Data files are easy to use, but they tend to arrive without documentation. You'll likely have to copy the files into the Oblivion/Data game directory. To enable them, click on the Oblivion game icon and then click on the Data Files button to choose what mods you want to load. It's as easy as smashing crabs!

The following pages have download links to all the mods we mention in the article. For simplicities sake we're also going to include one big file if you want to try them all out.

Download the Make It Pretty Mod Pack

Loading Tweaks

Before we get to the files you can download, you might as well tweak up your initialization file a bit to take advantage of features already built into the game. You can find a few graphical tweaks in there, as well as some performance-enhancing goodies. We decided to include a few select tweaks; you can find a very comprehensive list of commands and settings at TweakGuides.

Crack open that initialization file (found in your My Documents/My Games/Oblivion directory) and make a few edits based on the following settings. The settings won't affect your image quality, but they do help with in-game stuttering. You can double the default values if you have 1GB of RAM, and then double them again if you have 2GB of RAM. The first two values (uInteriorCell Buffer and uExterior Cell Buffer) determine how much memory Oblivion dedicates to buffering these areas. You can leave these values at default if you wish, but if you have the RAM to spare, crank it up to at least the 1GB level. iPreload Size Limit determines how much RAM Oblivion gets to play with when it has to load levels.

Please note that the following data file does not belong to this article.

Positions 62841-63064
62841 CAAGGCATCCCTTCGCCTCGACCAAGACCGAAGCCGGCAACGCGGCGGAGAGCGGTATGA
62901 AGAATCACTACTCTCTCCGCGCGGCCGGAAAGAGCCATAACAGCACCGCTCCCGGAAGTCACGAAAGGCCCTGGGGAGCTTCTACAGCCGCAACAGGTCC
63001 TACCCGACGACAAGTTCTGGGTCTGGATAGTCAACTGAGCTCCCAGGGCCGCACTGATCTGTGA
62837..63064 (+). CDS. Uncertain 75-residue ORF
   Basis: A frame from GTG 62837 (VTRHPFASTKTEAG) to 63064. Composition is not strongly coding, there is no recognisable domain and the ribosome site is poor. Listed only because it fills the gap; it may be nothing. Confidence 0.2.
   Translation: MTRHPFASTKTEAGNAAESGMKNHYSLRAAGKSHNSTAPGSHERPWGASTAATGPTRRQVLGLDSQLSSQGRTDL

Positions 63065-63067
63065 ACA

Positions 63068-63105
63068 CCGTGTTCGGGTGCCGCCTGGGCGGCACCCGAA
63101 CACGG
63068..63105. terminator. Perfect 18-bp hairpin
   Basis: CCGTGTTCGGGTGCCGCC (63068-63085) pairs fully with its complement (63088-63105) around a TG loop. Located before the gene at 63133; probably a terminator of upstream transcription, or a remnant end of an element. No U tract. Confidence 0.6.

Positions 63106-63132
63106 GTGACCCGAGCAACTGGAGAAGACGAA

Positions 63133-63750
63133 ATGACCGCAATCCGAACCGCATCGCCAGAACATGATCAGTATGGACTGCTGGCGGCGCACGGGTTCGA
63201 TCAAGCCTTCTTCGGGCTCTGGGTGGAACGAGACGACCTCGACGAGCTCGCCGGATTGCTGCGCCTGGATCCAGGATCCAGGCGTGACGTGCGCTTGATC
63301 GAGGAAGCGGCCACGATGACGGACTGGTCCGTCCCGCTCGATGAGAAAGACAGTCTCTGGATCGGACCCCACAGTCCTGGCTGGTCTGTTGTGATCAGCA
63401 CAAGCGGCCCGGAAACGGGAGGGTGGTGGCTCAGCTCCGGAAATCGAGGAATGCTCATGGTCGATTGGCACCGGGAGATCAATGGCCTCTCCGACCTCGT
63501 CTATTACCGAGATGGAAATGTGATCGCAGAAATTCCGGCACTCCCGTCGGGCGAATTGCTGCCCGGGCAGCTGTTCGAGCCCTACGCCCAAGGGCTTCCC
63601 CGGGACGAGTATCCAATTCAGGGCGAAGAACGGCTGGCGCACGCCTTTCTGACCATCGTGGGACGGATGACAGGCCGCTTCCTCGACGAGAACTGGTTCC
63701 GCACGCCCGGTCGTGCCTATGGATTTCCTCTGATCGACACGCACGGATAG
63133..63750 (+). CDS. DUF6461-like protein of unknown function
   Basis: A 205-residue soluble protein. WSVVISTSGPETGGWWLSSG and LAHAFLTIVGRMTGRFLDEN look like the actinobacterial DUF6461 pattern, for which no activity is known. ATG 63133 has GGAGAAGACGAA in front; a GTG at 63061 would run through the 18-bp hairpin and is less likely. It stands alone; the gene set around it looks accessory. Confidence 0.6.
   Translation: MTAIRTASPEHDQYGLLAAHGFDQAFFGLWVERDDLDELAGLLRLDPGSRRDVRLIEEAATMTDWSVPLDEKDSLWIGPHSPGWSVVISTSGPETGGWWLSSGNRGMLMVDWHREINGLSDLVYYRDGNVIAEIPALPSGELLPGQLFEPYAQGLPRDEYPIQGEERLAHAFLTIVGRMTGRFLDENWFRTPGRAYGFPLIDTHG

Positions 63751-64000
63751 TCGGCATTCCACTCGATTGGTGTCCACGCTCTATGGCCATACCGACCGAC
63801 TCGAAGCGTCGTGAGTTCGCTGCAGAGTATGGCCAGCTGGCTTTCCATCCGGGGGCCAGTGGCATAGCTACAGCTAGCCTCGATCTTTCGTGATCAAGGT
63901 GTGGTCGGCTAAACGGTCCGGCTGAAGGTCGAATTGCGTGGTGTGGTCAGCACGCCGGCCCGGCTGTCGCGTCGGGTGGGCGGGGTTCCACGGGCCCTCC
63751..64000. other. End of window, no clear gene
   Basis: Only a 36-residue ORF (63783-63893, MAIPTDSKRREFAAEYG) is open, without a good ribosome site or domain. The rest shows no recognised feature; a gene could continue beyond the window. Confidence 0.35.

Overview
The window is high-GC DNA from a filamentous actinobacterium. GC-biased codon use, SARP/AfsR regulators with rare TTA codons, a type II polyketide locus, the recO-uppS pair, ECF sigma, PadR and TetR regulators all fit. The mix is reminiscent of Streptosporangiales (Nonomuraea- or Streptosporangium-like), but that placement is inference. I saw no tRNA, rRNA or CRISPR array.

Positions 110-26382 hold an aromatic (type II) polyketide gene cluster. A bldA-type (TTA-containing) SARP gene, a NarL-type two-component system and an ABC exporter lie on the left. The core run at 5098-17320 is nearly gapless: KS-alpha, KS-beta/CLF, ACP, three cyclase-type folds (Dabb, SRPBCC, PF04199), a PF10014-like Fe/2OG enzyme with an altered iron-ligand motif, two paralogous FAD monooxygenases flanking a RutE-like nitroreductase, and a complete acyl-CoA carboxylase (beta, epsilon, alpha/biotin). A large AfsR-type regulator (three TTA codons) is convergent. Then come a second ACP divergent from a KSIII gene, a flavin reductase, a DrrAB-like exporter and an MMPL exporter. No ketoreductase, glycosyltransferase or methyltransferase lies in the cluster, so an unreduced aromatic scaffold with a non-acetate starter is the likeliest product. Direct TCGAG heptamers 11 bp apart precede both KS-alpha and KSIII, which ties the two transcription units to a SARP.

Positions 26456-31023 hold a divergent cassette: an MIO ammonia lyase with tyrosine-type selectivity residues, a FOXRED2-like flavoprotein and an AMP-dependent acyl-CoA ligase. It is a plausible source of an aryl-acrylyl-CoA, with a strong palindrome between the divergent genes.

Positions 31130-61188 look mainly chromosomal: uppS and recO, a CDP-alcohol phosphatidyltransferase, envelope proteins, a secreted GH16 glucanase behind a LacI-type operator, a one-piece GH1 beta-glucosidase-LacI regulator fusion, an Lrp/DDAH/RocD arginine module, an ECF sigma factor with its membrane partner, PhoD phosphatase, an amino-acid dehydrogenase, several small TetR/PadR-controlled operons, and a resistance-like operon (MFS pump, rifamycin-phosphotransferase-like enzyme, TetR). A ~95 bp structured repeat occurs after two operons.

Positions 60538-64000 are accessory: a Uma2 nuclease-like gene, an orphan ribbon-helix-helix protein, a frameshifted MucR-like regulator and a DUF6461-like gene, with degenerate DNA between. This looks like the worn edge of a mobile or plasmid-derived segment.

uInterior Cell Buffer=3
uExterior Cell Buffer=36


1GB of RAM:
uInterior Cell Buffer=6
uExterior Cell Buffer=72


2GB of RAM:
uInterior Cell Buffer=12
uExterior Cell Buffer=144


If they aren't already set to 1 in your .ini file, change the following settings to 1 for some preloading goodness. These settings allow the game to preload textures and other files related to where you are. Load times might increase a little bit if you do so, but the change should noticeably reduce in-game hitching.


If you happen to have a dual-core CPU, enable the following settings. They, too, will help with loading and give slight boosts to performance.

Multithreading Tweaks:

Water Reflections

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Oblivion's water reflections look good, but they're missing a few things. Namely, your character doesn't have a reflection; the trees don't, either, and even nearby rocks miss themselves in the water. Track down the following settings in the .ini file and switch them all to 1 from their default setting of 0. High-end systems won't bat an eye at the performance hit, but you might have to adjust how much candy you want to turn on if you have a weaker system.


Grass Density

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Adjusting iMinGrassSize doesn't improve graphical quality; it merely changes it slightly for better performance. The default setting is 80; higher settings such as 100, 120, and 140 will add more space between each patch of grass and give you a slight boost to performance. Go too high, though, and your landscape will look like a mangy dog. Try different settings to determine a good balance of performance and quality.


BTmod--User Interface

Download the BTmod

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Even if you're not big on downloading scads of files, we recommend you at least use the BT Mod. These endeavoring folks created a highly tweaked user interface for Oblivion, and most all of the changes are for the better. The two biggest changes include a larger inventory screen and map screen. The mod's authors also included extensive instructions that let users tweak the amount of magic slots, as well as change the colors and sizes of UI windows.


Download the BTmod

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The BT Mod includes a much larger full color map.

Well-Used Map

Download the Well-Used Map

Some folks got bored with the monochrome map included in Oblivion. They gave it some pizzazz by adding color and a nice worn look. It's a nice little tweak that spruces things up, and it won't affect your frame rates.